The Virtual Bookshelf provides a list of recommended children’s books that reflect the theme of the issue and offers ideas on how to integrate them across the curriculum.
WEATHER AND Climate
|What Will the Weather Be? Lynda DeWitt. 1991. Nonfiction. Grades K-3.
With informative text and colorful pictures, this book explains the science of meteorology, warm and cold fronts, weather instruments, and the difficulties of predicting the weather. It complements the General Weather and Climate lessons in the Hands-On Science and Literacy Lessons About Weather and Climate article.
|What’s the Weather? Melissa Stewart. 2005. Nonfiction. Grades 2-5.
Bright photographs and simple concepts urge children to explore weather through observation. Use in conjunction with General Weather and Climate lesson plans in the Hands-On Science and Literacy Lessons About Weather and Climate article. Boldface words and a glossary provide opportunities for vocabulary development.
|Climates. Theresa Jarosz Alberti. 2005. Nonfiction. Grades 2-5.
This book showcases Earth’s diverse climates and will help children compare and contrast polar and boreal climates with tropical, subtropical, temperate, mountain and desert climates. Use this book with the Comparing/Contrasting Weather and Climate lessons in the Hands-On Science and Literacy Lessons About Weather and Climate article.
|Hands-On Projects About Weather and Climate. Krista West. 2002. Nonfiction. Grades 2-5.
Students can learn about weather by creating simple barometers, anemometers, and rain gauges. Directions for activities are supported with photographs. Budding scientists will learn much from this hands-on approach. Use this book with the General Weather and Climate lessons and activities found in the Hands-On Science and Literacy Lessons About Weather and Climate article.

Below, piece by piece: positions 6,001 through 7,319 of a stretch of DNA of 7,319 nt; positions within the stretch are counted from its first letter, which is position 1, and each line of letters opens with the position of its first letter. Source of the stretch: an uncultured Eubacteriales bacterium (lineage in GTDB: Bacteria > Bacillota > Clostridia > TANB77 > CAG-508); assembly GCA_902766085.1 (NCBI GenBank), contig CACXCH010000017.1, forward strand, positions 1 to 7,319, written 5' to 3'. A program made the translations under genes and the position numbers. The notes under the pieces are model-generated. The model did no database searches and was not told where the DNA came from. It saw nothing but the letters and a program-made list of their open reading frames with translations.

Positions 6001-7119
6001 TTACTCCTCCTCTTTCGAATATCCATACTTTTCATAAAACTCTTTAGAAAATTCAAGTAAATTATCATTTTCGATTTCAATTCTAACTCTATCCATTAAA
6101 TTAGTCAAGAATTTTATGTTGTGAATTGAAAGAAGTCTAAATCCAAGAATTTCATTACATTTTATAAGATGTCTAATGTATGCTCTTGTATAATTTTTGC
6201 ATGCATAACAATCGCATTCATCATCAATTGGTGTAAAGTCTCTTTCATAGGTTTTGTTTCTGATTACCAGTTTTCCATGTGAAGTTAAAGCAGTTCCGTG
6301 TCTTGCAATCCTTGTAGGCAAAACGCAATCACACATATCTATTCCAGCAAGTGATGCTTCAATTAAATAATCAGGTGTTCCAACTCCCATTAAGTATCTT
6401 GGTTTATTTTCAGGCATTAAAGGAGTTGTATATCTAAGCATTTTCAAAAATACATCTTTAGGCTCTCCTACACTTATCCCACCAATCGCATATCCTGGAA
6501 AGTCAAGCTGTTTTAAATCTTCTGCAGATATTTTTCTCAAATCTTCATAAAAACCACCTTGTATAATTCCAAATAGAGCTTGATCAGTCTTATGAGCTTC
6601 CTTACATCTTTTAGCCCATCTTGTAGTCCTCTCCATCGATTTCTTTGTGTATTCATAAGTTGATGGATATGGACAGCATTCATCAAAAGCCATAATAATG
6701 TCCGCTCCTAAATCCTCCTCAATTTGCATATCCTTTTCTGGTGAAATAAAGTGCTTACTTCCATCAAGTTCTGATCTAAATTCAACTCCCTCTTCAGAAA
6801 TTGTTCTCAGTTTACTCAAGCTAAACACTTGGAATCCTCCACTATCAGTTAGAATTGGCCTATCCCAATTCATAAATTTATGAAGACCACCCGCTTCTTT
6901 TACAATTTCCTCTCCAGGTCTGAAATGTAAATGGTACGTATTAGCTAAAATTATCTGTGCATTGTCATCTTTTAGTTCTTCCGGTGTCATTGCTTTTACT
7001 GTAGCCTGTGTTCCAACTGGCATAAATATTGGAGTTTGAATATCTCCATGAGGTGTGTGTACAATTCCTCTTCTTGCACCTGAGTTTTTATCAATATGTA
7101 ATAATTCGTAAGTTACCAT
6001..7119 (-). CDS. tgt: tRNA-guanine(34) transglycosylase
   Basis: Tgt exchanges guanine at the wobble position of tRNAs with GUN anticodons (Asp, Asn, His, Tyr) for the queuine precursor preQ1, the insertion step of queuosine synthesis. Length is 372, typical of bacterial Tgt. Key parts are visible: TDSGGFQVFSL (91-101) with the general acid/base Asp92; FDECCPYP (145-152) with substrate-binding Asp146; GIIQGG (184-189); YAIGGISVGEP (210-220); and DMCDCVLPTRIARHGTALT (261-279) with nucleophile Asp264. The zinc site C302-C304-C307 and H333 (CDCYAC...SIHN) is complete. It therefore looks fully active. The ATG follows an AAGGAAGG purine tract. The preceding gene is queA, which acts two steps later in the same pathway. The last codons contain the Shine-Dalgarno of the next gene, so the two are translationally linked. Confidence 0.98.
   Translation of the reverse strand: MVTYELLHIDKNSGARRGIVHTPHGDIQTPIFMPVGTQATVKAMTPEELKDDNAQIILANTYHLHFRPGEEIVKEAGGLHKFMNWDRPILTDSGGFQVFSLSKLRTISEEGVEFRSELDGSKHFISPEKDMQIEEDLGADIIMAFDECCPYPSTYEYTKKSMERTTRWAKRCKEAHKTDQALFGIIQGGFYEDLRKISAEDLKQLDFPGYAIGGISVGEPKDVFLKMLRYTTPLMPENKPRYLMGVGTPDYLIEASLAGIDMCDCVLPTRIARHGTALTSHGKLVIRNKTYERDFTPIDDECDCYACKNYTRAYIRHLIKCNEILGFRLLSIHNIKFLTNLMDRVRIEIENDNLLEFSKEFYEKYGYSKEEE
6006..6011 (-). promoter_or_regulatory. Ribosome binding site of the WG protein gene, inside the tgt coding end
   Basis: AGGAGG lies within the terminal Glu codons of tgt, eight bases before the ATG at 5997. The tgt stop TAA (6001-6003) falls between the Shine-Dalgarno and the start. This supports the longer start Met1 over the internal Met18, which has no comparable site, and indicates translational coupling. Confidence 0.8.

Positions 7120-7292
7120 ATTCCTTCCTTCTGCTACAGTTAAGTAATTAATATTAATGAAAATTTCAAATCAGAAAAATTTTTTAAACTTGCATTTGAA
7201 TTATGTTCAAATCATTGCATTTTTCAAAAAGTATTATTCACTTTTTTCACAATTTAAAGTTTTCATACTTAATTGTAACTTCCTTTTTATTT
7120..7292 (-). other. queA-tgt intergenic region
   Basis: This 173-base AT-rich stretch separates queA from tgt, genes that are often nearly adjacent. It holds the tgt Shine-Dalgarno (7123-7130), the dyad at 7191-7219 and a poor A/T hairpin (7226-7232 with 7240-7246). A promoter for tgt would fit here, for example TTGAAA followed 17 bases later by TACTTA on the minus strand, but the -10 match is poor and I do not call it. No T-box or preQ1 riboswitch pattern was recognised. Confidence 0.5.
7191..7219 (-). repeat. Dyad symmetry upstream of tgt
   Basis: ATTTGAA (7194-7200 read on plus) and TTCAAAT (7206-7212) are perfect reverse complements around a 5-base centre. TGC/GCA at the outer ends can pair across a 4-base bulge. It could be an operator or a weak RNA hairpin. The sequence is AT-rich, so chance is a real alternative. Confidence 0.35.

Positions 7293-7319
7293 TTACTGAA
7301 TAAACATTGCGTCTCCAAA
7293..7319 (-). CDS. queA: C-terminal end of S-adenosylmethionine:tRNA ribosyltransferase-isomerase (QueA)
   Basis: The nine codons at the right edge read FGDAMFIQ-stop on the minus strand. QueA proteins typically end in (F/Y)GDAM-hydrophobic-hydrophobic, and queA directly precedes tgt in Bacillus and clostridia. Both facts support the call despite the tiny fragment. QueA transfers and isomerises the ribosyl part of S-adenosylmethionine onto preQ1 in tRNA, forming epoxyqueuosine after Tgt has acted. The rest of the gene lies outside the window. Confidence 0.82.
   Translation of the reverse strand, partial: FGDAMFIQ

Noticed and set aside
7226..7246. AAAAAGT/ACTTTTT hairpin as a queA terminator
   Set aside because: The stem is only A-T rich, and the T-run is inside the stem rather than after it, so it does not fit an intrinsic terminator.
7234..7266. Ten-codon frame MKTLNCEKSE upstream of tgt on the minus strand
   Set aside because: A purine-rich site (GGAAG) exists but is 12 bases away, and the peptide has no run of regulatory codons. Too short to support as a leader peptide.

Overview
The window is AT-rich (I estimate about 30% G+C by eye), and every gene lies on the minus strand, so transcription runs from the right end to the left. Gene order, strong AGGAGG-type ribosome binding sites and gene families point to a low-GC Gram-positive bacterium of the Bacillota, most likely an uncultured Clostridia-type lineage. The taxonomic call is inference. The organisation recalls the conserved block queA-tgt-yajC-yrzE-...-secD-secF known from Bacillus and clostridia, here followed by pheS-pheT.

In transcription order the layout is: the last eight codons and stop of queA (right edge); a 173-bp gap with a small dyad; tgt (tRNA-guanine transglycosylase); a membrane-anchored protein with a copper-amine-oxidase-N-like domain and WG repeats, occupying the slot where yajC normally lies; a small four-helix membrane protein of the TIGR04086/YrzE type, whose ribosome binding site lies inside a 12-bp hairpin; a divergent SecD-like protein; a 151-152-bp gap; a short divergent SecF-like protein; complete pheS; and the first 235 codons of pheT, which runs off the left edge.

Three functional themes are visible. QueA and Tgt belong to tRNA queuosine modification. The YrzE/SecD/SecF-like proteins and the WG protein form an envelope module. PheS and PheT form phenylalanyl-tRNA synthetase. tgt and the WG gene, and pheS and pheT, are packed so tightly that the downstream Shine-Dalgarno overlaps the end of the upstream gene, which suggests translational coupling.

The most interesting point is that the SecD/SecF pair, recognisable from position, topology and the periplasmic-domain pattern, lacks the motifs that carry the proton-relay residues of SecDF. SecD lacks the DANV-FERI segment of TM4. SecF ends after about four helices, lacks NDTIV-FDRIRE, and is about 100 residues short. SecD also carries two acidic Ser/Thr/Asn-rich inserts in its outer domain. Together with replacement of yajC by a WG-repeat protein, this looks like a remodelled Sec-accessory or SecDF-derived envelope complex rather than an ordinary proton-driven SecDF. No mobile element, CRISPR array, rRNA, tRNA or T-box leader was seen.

|Climate Maps. Ian F. Mahaney. 2007. Nonfiction. Grades 3-5.
Maps aren’t just for representing cities, countries and landforms! Maps can also show us where average temperature and rainfall create distinct climates. Students will learn map terminology and how climate maps can be useful for both farmers and scientists. This book is a perfect complement to the lesson Creative Climates from the National Geographic Xpeditions web site.
|Earth’s Weather and Climate. Jim Pipe. 2008. Nonfiction. Grades 4-5.
Full-color pictures, maps, diagrams, and simple experiments help upper-elementary students develop an understanding of the world’s weather, everyday weather, extreme weather, and weather watchers. Small font size and multiple features per page make this book best suited for use with individuals or small groups.
|Why Are the Ice Caps Melting? The Dangers of Global Warming. Anne Rockwell. 2006. Nonfiction. Grades 2-5.
This book explains the science behind global warming and provides local examples to help students understand this complex subject. While the book emphasizes the serious nature of global warming, it also focuses on simple actions students can do to promote change. A read-aloud for younger grades and independent reading for older students. Use this book in conjunction with the lessons on Climate Change in the Hands-On Science and Literacy Lessons About Weather and Climate article.